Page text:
Ho Chung is a village on the Sai Kung Peninsula in the New Territories. The village is over 400 years old with close to 900 indigenous villagers and many other residents calling the community home alongside the Che Kung Temple, one of the oldest temples in Hong Kong. Because of sprawling development, the village has morphed into two settlements, old Ho Chung Village and Ho Chung New Village, separating the communities by the Ho Chung River.
While many indigenous villagers, initially farmers, left rural Ho Chung beginning in the 1950s for better economic stability throughout Europe, the village still holds on to traditional customs and values in the face of rapid expansion and increasing challenges. Ho Chung’s Village Festival takes place every ten years giving native sons and daughters an opportunity to return to a village that they still refer to as home. However, since the Small House Policy was introduced in 1972, [male] villagers and developers have built up most of the land with three level 700 sq. ft. small houses. It is unclear where the next festival, scheduled for 2021, will take place within the parameters of Ho Chung, or how much land is available on which to continue building houses.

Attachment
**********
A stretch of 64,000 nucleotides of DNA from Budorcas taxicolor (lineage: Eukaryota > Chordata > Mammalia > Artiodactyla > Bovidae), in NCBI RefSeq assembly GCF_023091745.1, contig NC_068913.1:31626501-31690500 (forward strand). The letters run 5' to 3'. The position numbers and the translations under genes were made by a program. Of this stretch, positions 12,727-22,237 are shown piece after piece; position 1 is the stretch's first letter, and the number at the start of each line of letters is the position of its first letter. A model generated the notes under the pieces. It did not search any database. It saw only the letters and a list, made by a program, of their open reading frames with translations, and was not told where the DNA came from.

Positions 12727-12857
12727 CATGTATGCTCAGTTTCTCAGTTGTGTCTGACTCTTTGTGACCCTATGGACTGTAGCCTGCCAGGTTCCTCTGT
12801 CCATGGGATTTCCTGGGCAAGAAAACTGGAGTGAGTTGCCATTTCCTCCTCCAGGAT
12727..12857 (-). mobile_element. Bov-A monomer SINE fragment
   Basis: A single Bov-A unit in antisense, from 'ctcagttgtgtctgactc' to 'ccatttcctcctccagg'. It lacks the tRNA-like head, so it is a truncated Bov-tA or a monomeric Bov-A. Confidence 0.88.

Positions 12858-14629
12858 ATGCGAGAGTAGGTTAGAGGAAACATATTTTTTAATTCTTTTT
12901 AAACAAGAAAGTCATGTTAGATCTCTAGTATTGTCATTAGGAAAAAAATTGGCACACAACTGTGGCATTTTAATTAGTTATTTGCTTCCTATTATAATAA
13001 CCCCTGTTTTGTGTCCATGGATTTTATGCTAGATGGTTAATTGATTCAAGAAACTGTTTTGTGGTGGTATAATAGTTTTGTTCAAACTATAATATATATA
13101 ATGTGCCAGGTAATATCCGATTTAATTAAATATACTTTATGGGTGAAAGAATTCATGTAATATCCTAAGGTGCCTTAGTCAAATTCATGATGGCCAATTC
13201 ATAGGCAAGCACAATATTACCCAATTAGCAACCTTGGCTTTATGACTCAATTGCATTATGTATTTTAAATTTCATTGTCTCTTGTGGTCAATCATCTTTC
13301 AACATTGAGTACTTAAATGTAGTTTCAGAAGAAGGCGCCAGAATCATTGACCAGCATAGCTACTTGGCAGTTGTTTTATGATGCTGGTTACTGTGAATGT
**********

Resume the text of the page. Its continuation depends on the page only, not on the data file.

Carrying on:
More imminent issues in the indigenous village include spacing and proximity of properties that have been tightly built without any logistical planning. Lack of adequate transportation to and from Hong Kong Island and Kowloon, where many residents work or socialize, creates hours of commuting per day. Parking and security concerns create strains on the community. Chaos ensues when negotiations must take place, which is not easily facilitated with top down planning instead of bottom up and the lack of government services. The issues that come with the need (or want) for pet dogs in most families causes strains within the community because of excessive barking throughout the night, and a lack of cleaning up after one’s pet.
In Ho Chung New Village there has also been concern that greed is destroying the village. New residents feel that the government is useless in helping to intervene in village issues like closed access to private roads. Cash in quick sales of ding rights and properties to developers by villagers who no longer choose to live in the village, or Hong Kong at large, gives a sense of the Monopoly board game taking place in real time. Massive development issues cause ecological damage to the Ho Chung River giving rise to debris and clutter. By and large, beautification efforts are a low priority of both Ho Chung and Ho Chung New Village.